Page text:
Immigration and Customs Enforcement under Trump
On Friday, Daniel Ramirez-Medina was arrested at his father’s home in Seattle. Immigration and Customs Enforcement (ICE) had showed up to arrest his father in their latest round of raids. When the ICE agents encountered Ramirez-Medina, they asked if he was legally in the country. He told officers he had a work permit under DACA and handed over his wallet with the work permit, but after checking it, the agents said it did not matter because he was not born in this country (Medina is originally from Mexico.) He has been detained and ICE agents are threatening to deport him.
Reuters is reporting that Ramirez-Medina may be the first DACA-protected immigrant to be arrested under Trump. Trump pledged during his campaign to reduce immigration, making promises ranging from the construction of a wall on the Mexican border to his executive order blocking entry from seven Muslim-majority countries. Increased deportations were also part of his plans. He also vowed to repeal DACA during the campaign, although he also backpedaled on that and promised to “work something out” for immigrants who arrived as children and have lived in the U.S. for most of their lives.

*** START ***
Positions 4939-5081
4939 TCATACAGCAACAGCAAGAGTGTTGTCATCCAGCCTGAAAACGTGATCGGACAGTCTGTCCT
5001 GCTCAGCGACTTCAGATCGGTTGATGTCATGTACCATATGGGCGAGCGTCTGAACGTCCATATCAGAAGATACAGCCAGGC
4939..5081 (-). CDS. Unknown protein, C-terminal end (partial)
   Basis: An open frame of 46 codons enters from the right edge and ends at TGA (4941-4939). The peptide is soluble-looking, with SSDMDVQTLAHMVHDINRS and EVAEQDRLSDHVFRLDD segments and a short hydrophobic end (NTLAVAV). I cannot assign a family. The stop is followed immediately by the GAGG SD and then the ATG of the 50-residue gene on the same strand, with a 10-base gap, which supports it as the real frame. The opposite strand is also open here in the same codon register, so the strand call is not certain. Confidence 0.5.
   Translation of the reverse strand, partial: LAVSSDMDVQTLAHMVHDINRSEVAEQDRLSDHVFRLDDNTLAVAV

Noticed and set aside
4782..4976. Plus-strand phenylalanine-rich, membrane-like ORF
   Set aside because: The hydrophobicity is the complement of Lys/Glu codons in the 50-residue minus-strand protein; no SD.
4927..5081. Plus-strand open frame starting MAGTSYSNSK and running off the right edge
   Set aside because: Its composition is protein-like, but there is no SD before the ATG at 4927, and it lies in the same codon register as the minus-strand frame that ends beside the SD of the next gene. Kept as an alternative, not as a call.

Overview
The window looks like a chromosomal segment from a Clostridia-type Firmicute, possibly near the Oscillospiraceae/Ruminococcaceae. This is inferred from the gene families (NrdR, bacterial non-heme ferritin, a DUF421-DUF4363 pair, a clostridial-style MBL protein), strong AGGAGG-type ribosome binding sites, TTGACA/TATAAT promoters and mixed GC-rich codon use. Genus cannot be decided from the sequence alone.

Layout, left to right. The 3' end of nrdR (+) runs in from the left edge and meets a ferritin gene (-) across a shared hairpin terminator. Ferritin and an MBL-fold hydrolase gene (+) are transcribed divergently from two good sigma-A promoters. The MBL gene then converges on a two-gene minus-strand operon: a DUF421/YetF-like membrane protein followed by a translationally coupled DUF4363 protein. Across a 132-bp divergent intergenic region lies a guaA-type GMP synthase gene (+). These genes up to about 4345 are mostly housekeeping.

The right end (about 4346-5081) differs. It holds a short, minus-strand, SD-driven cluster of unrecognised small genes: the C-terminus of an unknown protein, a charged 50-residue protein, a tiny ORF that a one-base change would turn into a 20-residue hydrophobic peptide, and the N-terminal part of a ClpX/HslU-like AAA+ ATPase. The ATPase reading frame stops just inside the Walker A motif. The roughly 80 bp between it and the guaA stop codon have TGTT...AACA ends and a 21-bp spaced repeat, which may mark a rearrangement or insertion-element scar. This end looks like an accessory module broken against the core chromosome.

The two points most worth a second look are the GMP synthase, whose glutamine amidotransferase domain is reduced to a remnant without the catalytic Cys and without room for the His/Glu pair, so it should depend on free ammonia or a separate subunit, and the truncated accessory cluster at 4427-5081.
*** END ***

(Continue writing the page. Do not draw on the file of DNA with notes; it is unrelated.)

He has also said he would focus on deporting immigrants who had committed crimes. Of course, that does little for Ramirez-Medina, since ICE agents are insisting that he is an admitted gang member. Ramirez-Medina has no criminal record, and his lawyers say that ICE agents have been pressuring him to admit to gang ties without any real evidence for the claim. In fact, his lawyers also claim that ICE officers have doctored documents to try and prove a gang affiliation.
Quartz recently reported that immigration courts are particularly ripe for manipulation by the Trump administration. They are overseen by the Attorney General, which is now Jeff Sessions, and he has the authority to give courts guidance on how to interpret and enforce immigration law. This means that, unlike state and federal courts, which operate independently, immigration courts are under the power of the executive branch of government. This renders them much more prone to manipulation by whatever administration is in power.
The outcome of Ramirez-Medina’s case could be a sign of what is to come for many immigrants who received protection under DACA (also known as DREAMers) or other programs started before the Trump administration. Based on what we have seen so far, things don’t look promising.
Photo by John Moore/Getty Images
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